In April the global news agency Reuters published their list of the world’s 1000 most influential climate scientists. Frank Ewert is among the top 100.
The framework for identifying the most influential climate researchers goes back to an idea of the data journalist Maurice Tamman who created a list using a combination of three rankings. These are based on the number of publications on topics related to climate change, the number of their citations and the attention the researchers and their work have received in public policy papers, the lay press and through social media. Frank Ewert is one of the world’s top 100 climate influencers and among the top 10 in Germany.
Agricultural production of crops as a source of food and energy faces enormous challenges: on the one hand, yields must be increased to meet the needs of a growing global population, on the other hand, the available arable land is shrinking, the effects of climate change are already noticeable in many places, and the ecological footprint of crop production must be reduced. Digital technologies such as agrorobotics in particular have the potential to make a significant contribution to overcoming these challenges through optimized observation, analysis and intervention.
The deadline for applications is June 15, 2021.
The PhenoRob Excellentcluster of the University of Bonn is inviting applications for the PhenoRob International Summer School 2021 on “Agricultural Robotics”, which will take place from Tue. 24 to Sat. 28 August, 2021 as a digital event. Advanced master students and early doctoral students (first year) are invited to apply. The summer school will be held in English.
Please see the call for applications for further information on the event, the terms of participation, and information on the application process on:
PhenoRob partner project “WeedAI” receives funding from BMEL for 3 years.
The importance of novel methods for weed control is rapidly growing, however, evaluating the effectiveness of these technologies is lacking. “Weed AI” is working on methods to rapidly and autonomously evaluate the efficacy of weeding systems. Based on core deep learning (AI) methods for plant recognition, this project will develop vision-based methods to automatically assess the effectiveness of weeding operations (both weed and crop). Funded by the German Federal Ministry of Food and Agriculture (BMEL), it is hoped that this project will contribute to assessing new weeding technologies and improve uptake of these new technologies.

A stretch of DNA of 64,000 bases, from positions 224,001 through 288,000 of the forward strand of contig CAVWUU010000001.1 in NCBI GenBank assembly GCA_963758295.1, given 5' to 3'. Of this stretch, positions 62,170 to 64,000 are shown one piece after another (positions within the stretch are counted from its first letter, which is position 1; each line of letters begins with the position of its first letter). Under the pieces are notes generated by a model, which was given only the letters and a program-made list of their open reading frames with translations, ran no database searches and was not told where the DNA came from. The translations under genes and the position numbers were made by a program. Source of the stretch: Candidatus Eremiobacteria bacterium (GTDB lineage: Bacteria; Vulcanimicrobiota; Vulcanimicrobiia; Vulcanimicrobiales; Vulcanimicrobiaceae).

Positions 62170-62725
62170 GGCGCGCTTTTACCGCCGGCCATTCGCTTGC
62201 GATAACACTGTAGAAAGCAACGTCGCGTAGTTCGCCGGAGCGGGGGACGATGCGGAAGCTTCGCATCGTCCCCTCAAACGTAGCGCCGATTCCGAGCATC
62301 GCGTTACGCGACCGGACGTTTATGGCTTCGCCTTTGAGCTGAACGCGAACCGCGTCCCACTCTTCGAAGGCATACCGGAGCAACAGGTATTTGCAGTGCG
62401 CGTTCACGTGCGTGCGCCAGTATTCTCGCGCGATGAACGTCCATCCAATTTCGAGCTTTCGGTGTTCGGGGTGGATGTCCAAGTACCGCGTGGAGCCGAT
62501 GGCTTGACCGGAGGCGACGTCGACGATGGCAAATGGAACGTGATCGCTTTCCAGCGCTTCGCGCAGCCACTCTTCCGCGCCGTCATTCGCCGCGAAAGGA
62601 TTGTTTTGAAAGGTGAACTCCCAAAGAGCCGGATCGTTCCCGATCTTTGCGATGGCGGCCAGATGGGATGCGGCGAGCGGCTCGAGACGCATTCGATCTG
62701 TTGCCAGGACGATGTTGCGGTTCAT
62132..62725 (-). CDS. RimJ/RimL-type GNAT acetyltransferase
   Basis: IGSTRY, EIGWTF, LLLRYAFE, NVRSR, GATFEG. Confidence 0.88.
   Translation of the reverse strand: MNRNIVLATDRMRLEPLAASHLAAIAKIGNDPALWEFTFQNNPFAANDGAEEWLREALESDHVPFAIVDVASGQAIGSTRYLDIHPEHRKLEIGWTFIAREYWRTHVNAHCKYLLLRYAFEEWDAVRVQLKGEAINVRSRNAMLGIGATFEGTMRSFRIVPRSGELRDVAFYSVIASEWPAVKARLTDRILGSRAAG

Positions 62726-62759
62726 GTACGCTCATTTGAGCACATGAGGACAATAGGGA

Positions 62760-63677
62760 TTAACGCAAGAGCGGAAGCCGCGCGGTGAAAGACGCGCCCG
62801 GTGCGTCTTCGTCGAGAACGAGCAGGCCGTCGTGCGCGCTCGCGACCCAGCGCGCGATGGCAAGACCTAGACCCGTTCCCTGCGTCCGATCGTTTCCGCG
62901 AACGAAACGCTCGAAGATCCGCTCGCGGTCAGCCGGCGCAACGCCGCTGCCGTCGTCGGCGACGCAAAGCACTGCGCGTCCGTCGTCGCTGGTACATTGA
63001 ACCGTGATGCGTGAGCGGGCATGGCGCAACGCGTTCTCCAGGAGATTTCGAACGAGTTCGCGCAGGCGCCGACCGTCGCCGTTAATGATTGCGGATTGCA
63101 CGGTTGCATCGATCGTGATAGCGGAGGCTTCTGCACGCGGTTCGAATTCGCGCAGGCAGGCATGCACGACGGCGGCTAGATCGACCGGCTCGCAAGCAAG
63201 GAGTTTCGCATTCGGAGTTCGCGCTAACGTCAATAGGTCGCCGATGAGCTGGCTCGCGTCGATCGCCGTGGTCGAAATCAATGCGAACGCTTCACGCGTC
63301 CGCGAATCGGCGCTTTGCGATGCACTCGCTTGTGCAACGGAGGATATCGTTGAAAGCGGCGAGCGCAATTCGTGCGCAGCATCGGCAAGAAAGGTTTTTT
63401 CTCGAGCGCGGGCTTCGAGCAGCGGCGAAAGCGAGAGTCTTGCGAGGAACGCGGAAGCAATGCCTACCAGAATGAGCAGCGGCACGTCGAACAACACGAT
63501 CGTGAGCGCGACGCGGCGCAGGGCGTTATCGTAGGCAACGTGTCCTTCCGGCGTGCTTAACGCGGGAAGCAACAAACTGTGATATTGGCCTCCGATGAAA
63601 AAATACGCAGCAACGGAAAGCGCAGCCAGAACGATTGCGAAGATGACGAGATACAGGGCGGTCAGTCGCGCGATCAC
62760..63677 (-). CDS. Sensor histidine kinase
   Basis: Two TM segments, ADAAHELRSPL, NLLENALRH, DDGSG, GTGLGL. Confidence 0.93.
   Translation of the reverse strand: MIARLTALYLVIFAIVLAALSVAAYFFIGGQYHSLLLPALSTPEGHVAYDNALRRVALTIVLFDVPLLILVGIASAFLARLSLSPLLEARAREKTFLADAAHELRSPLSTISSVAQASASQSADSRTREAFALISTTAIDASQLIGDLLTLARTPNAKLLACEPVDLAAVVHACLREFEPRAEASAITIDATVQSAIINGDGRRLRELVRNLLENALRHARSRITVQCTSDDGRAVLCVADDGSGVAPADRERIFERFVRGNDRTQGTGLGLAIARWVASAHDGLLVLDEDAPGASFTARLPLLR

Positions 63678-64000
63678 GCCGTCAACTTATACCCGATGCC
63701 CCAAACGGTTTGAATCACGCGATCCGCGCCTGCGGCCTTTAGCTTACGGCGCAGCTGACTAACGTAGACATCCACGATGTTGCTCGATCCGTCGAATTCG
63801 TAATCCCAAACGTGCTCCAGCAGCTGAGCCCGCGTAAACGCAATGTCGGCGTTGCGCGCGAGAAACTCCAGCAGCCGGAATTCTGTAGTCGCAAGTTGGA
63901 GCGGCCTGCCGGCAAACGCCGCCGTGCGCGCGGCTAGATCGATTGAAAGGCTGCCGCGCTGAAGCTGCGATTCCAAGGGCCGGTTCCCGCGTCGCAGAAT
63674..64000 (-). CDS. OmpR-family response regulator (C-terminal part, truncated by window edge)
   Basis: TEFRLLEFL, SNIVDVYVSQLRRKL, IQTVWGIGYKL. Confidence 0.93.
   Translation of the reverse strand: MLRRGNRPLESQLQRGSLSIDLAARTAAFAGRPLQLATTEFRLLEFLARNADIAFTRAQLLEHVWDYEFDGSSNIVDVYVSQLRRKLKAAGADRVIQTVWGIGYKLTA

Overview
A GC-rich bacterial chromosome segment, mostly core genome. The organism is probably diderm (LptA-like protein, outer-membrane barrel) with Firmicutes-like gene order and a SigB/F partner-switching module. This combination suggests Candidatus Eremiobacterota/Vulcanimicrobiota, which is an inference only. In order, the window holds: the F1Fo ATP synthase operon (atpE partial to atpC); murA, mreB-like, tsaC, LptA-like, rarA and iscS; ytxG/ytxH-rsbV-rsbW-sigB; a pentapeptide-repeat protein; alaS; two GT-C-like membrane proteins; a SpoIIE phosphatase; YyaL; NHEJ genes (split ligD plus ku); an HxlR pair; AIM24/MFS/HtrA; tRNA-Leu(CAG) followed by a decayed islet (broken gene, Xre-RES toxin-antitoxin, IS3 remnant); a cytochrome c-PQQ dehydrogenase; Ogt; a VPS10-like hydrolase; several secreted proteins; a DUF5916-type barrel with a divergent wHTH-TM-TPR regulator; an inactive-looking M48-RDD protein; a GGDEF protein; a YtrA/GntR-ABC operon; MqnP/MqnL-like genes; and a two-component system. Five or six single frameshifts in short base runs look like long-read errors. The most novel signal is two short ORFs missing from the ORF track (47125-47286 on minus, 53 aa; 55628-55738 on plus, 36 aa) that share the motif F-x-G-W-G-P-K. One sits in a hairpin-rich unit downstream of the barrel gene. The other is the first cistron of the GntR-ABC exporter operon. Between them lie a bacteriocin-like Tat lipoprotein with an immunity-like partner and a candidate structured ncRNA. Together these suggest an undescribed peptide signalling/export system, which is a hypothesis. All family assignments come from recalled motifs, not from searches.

260.000 Euros for PhenoRob Partner Project from the German Federal Ministry of Food and Agriculture
does not only mean more mobility for humans, but also – unfortunately – for
pests and parasites. One of these new plant diseases in Germany is “Flavescence
dorée”, a phytoplasma disease of the vine that has become a growing threat for
our vineyards here. To battle this, the project “PhytoMo” sets out to identify
diseased vines early on, using a multispectral image processing system. These
can be used on the ground, but also in the air. At the University of Bonn, the
project is led by Prof. Dr. Heiner Kuhlmann and Dr. Lasse Klingbeil and has
been recognized as a Partner Project of Core Project 1 “4D Crop Reconstruction”
in the Cluster of Excellence “PhenoRob”.
project, we will watch the vines closely to detect this disease early on,” says
Klingbeil. “We will use sensors to observe them in great detail and this is
where ‘PhytoMo’ fits in with the research conducted in PhenoRob.” The project
is a collaborative effort of the Julius Kühn-Institut, Federal Research Centre
for Cultivated Plants, Fraunhofer Institute of Optronics, System Technologies
and Image Exploitation (IOSB), University of Bonn, RLP AgroScience GmbH, LOGXON
Gmbh & Co. KG and the State Education and Research Institute for